In ‘The Twilight Zone’

There is a fifth dimension beyond that which is known to man. It is a dimension as vast as space and as timeless as infinity. It is the middle ground between light and shadow, between science and superstition …

So The Twilight Zone opens, solemnly making it clear that you, the viewer, are not in Kansas anymore. Debuting on CBS in 1959, The Twilight Zone was not the first sci-fi TV show, but it was, perhaps, the first fully respectable one. In its own day, it worked. Perhaps more surprisingly, it works in our day, too.

The very conception of The Twilight Zone brings with it a disability. Twilight Zone is that rare bird, an anthology show. It is, essentially, Astounding Stories translated into the medium of television – an amalgam of short stories with no connective tissue between them. The stories share little, not even necessarily a universe; they share only the somber tones of Rod Serling’s narration. A new cast of characters is presented on the stage and then ushered off every episode, and this tends to a chilling effect. Attachment between viewers and characters can’t be developed to any real power when the characters are so ephemeral. You can’t begin any TZ episode with a sense of who the characters are, or any particular affection for them; they’re all strangers to you, after all.

The Twilight Zone‘s reliance on the short-story form leads it into other hazards. Like so many of the short stories published in science fiction magazines, Twilight Zone often depends on the twist at the end. The savvy viewer knows this and frequently spends the episode looking for the trick. Whether this decreases enjoyment by detaching one from the story or increases enjoyment by turning it into a game hinges on the individual viewer. The more serious effect is that when the story is about the twist, the twist is not always enough to sustain the story. In some Twilight Zone episodes, the story is stretched thin over the required twenty-five minutes, going in circles because it’s too soon to go to the end. And though it is only natural for victims of the Twilight Zone to wander around confused, you sometimes wish they were quicker in the uptake. (“Face it,” you want to say to the man who jumped in front of a truck before the scene cut and now wonders why nobody seems able to see him. “You’re dead.”)

And for all this, The Twilight Zone works. With all its limitations it has a liberty that it fully, skillfully exploits. When all characters are one-shot characters, anything can happen to them, and it often does. The fatality rate among Twilight Zone protagonists is high. Because the show doesn’t have to resume next week where it leaves off this week, it is free to go in directions and to extents that would prove impossible for more conventional shows. It indulges ideas that could not fit into a universe less fluid and shadowy than the Twilight Zone. The show shuffles among subgenres: science fiction, folk lore, moral fables, horror – anything that might be called the fifth dimension.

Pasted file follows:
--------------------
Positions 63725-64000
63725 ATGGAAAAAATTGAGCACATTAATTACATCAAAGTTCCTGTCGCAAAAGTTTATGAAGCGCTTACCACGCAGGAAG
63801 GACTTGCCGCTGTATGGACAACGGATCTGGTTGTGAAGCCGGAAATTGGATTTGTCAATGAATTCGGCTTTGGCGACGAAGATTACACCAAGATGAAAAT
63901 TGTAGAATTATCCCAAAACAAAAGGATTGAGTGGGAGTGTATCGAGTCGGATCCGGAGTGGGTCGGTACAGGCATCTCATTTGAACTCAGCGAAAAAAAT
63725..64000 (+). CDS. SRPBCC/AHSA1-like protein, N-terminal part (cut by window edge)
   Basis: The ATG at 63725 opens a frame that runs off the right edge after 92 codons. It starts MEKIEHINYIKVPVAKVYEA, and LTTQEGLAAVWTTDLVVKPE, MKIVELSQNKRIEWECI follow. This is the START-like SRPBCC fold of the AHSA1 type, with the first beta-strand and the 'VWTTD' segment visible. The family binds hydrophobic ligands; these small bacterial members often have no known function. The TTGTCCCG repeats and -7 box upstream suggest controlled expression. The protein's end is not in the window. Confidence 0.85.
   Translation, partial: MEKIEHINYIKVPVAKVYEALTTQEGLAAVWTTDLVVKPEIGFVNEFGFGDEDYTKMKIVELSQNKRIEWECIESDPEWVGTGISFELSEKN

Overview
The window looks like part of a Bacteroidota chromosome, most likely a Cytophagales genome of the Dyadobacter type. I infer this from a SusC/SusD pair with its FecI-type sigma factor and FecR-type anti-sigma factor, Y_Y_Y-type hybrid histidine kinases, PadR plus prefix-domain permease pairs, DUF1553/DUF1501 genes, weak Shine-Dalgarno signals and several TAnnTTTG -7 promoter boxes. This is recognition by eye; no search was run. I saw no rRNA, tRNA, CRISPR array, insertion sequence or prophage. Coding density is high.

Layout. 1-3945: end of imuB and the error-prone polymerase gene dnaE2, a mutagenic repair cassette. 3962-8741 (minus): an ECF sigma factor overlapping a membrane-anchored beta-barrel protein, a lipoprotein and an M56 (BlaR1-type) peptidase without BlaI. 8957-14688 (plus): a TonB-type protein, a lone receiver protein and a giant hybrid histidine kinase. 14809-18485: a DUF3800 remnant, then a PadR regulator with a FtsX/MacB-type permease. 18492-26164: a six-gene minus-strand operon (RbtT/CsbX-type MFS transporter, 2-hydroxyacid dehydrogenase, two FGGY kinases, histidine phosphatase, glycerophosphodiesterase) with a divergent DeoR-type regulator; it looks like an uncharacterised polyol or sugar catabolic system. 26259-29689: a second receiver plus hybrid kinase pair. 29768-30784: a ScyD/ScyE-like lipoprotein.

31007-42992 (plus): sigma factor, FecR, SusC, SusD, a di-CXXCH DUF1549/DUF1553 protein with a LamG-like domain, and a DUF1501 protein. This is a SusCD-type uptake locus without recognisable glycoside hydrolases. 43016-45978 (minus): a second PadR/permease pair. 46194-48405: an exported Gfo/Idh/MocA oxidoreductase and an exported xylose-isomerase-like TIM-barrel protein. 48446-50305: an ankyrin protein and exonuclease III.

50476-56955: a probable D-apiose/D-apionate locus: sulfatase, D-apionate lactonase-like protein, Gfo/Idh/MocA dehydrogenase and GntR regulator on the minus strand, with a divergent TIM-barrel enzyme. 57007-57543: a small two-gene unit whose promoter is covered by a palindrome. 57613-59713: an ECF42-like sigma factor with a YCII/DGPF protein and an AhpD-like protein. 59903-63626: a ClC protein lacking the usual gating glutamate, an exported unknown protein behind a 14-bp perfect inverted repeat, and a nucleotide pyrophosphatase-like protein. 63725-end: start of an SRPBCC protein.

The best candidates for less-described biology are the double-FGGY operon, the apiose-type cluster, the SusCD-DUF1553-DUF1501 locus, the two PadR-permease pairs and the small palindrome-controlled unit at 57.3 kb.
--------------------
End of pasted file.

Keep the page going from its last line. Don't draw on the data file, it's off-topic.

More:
The Twilight Zone is a serious show: often philosophical, moralistic to its core. Some episodes are written around morals; others have their lessons attached in the closing narration. Religion is unusually present in The Twilight Zone. A handful of episodes traffic in ideas of devils, angels, and hell, but far more notable is the repeated, reverent invocation of God’s name. (God’s name, in this era of television, was not abused, but it was generally ignored.) The Twilight Zone wants to tell you stories, but it is also quite conscious, sometimes, of the desire to tell you an idea, and maybe even a life lesson.

There is good reason why The Twilight Zone is a rare bird. It sacrifices the history and emotional connection of the well-done serial, and that is no small loss. At times it’s a little bleak, or a little overwrought, or a little stretched. But it holds a persistent fascination, fueled by a serious and sprawling creativity. It is good to venture into the Twilight Zone, where the normal rules are always suspended, and let the ride take where it will.

 

In Praise of Short Stories

There was a time when the world abounded with short stories. Great authors wrote brief masterpieces, securing their places in literary history and in English courses throughout North America; great books were introduced to the world as serialized novels. The mediocre and the obscure – overlapping but not homogeneous groups – found their footing in pulp magazines, making their appeal to niche markets.

But the short story faded. The magazines were mostly shut down, the new great authors wrote long masterpieces, and novels were published all at once. Established authors might get their short stories published in anthologies or – especially if the story was about Christmas – in little hardbacks with trite Hallmark illustrations meant to justify charging readers fifteen bucks for a crummy twenty thousand words. (They didn’t.) But the days when writers could make their fame or living by short stories were over.

Now novels are, more and more frequently, simply one part of a book series, as movies are one part of a franchise. So while stories grow longer and longer, I want to speak a word in praise of short stories. For years I’ve been making my way through the sci-fi short story collections on Librivox. I didn’t begin with any real appreciation of short stories, but I learned it. I learned to see what advantages short stories uniquely possess.